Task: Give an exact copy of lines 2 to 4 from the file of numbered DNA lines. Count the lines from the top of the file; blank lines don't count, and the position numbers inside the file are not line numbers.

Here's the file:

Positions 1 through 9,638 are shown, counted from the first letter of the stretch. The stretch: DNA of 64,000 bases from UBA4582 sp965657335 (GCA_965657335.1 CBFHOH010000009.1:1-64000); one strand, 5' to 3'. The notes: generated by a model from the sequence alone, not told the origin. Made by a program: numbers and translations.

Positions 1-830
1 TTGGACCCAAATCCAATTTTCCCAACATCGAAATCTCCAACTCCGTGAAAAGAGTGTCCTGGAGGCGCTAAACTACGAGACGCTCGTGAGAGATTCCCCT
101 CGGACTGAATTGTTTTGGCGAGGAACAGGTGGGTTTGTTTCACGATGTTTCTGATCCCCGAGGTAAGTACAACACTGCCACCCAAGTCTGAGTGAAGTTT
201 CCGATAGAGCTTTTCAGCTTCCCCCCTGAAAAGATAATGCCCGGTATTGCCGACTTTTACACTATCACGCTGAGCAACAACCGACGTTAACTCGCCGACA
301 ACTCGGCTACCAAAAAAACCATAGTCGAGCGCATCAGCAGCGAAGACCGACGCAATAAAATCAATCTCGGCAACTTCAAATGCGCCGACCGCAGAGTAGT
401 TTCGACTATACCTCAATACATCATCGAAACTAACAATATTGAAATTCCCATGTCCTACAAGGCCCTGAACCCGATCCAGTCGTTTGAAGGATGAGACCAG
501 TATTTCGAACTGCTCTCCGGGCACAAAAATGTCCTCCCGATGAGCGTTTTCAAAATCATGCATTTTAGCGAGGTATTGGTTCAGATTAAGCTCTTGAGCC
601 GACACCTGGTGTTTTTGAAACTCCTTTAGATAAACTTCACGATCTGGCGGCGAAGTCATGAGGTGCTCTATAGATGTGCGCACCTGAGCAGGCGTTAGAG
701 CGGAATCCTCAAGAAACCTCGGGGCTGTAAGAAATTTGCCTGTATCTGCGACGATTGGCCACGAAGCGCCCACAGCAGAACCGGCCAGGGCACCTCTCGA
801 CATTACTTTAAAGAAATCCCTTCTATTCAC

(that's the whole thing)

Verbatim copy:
Positions 1-830
1 TTGGACCCAAATCCAATTTTCCCAACATCGAAATCTCCAACTCCGTGAAAAGAGTGTCCTGGAGGCGCTAAACTACGAGACGCTCGTGAGAGATTCCCCT
101 CGGACTGAATTGTTTTGGCGAGGAACAGGTGGGTTTGTTTCACGATGTTTCTGATCCCCGAGGTAAGTACAACACTGCCACCCAAGTCTGAGTGAAGTTT